Sunday, June 12, 2011
My Father's Smile
Today we put Dad in a hospice care home. It was too much for Mom to have him at their own home any longer. At 80, she has been heroic in her care for him since he was diagnosed last fall with Lymphoma of the bone marrow - all the time, taking care of the home, the laundry, the shopping, and more recently, the cooking. We knew when Dad stopped cooking and baking bread, his days were numbered. Today, for the first time in his life, he did not want to get dressed. He always has dressed thoughtfully, thinking about how his shirt will look with his pants. His own mother taught him to do that. When Dad didn't want to get dressed today, Mom knew something had changed.
It is so hard to write this. I don't even know if I should. But, then I think that everyone either has or will go through this. It isn't a secret that we die. It isn't something to be ashamed of. I have learned that it is a profound experience to witness and move through the death of someone so eternally close to you. I couldn't have imagined. Birth and Death are so yin and yang - so painfully and preciously complementary.
The last few days at home, his pain was so deep and unrelenting at times, that we would hear him breathing with a kind of moan on the outbreath. It was private. He was not grandstanding. It is the real deal. The only thing I could compare it to is the labor of childbirth - how the breath is used to take the attention off the pain and somehow move through it, to accept it. Dad said today, when I asked him how he was at one point, he smiled at me and said, "You just accept it."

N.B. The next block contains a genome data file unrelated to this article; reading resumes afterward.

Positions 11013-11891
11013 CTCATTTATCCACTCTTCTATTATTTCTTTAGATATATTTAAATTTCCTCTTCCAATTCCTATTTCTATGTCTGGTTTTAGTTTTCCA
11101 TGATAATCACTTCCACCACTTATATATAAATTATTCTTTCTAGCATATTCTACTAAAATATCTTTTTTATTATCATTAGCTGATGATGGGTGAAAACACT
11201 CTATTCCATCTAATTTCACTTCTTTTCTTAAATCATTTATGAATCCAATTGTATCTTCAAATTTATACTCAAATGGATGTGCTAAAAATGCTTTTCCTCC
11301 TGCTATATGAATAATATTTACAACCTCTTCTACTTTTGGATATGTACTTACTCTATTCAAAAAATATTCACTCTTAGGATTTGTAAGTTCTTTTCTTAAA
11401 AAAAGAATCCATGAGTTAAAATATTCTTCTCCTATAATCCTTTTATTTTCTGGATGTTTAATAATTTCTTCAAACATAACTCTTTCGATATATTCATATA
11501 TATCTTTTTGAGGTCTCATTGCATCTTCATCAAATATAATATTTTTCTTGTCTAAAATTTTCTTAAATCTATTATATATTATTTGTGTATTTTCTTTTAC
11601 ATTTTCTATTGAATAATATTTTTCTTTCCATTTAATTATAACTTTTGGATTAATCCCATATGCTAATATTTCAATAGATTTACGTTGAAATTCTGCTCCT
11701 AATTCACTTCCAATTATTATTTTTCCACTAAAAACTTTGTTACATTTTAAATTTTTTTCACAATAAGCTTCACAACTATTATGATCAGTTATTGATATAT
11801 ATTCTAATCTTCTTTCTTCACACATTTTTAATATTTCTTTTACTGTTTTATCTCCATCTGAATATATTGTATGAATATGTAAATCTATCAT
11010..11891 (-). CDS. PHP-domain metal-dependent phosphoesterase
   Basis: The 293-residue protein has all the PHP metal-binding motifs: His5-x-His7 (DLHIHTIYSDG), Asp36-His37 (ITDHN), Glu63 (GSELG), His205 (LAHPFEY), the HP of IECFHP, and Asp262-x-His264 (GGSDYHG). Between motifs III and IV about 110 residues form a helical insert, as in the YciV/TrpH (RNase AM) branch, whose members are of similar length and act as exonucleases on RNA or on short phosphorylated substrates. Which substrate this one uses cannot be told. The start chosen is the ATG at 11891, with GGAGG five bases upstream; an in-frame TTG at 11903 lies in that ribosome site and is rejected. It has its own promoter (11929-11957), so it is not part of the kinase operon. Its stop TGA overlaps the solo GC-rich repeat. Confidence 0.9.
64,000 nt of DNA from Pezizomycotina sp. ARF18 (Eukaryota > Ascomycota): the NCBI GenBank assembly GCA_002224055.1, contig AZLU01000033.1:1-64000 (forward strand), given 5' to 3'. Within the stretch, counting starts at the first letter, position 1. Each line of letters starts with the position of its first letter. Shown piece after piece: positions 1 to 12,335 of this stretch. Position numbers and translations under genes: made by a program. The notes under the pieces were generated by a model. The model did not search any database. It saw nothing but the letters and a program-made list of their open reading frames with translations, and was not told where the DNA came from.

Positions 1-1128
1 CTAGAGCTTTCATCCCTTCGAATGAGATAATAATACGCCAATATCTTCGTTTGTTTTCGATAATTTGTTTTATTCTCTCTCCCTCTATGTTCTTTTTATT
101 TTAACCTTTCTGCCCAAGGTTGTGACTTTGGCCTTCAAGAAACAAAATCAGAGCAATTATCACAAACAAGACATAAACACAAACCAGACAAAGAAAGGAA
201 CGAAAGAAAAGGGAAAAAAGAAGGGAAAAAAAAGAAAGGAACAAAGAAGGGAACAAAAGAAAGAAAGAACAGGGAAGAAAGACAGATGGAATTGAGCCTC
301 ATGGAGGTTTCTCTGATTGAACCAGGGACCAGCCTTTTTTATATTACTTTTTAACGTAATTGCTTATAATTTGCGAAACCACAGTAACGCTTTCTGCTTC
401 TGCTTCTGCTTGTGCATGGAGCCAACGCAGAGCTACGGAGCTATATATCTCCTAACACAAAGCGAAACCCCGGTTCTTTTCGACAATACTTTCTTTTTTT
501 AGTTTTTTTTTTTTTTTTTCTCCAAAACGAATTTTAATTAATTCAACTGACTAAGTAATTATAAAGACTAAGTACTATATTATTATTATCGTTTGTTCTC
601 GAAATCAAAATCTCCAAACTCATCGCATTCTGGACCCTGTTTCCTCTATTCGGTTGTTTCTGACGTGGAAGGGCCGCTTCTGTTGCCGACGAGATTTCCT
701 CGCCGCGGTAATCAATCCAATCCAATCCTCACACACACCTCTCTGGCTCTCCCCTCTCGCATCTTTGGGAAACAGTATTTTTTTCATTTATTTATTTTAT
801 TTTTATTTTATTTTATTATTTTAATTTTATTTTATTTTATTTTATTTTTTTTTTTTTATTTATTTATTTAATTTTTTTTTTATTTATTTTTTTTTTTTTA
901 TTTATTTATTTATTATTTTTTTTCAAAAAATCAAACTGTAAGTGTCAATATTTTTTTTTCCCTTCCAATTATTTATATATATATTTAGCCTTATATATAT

What is most remarkable to me is this. In this unimaginable pain - of a raging cancer in the bone, with tumors jutting out of his fragile chest, with numbness and pain so deep into his body cavities, I cannot talk about it, he is still able to smile and say "Thank you."
When I was there this weekend, I asked, "Dad, would you like to join us on the patio for wine?"(What a stupid question, I soon realized. He can no longer move about safely.)
He smiled at me fully. "No, honey."
I began to walk out the door.
"But...thank you," he said.
Later, when I went to tuck him for the night, laying there so broken and fragile, I held his hand. "I hope you have a peaceful night," I said.
"I'm sorry to put you through this," was his reply.
I told him how honored I am to go through this with him. He is not bitter, or niggling, or angry. He has been courageous, patient, and grateful through the entire process. He has shown me not only how to live, but how to die. I am one lucky girl.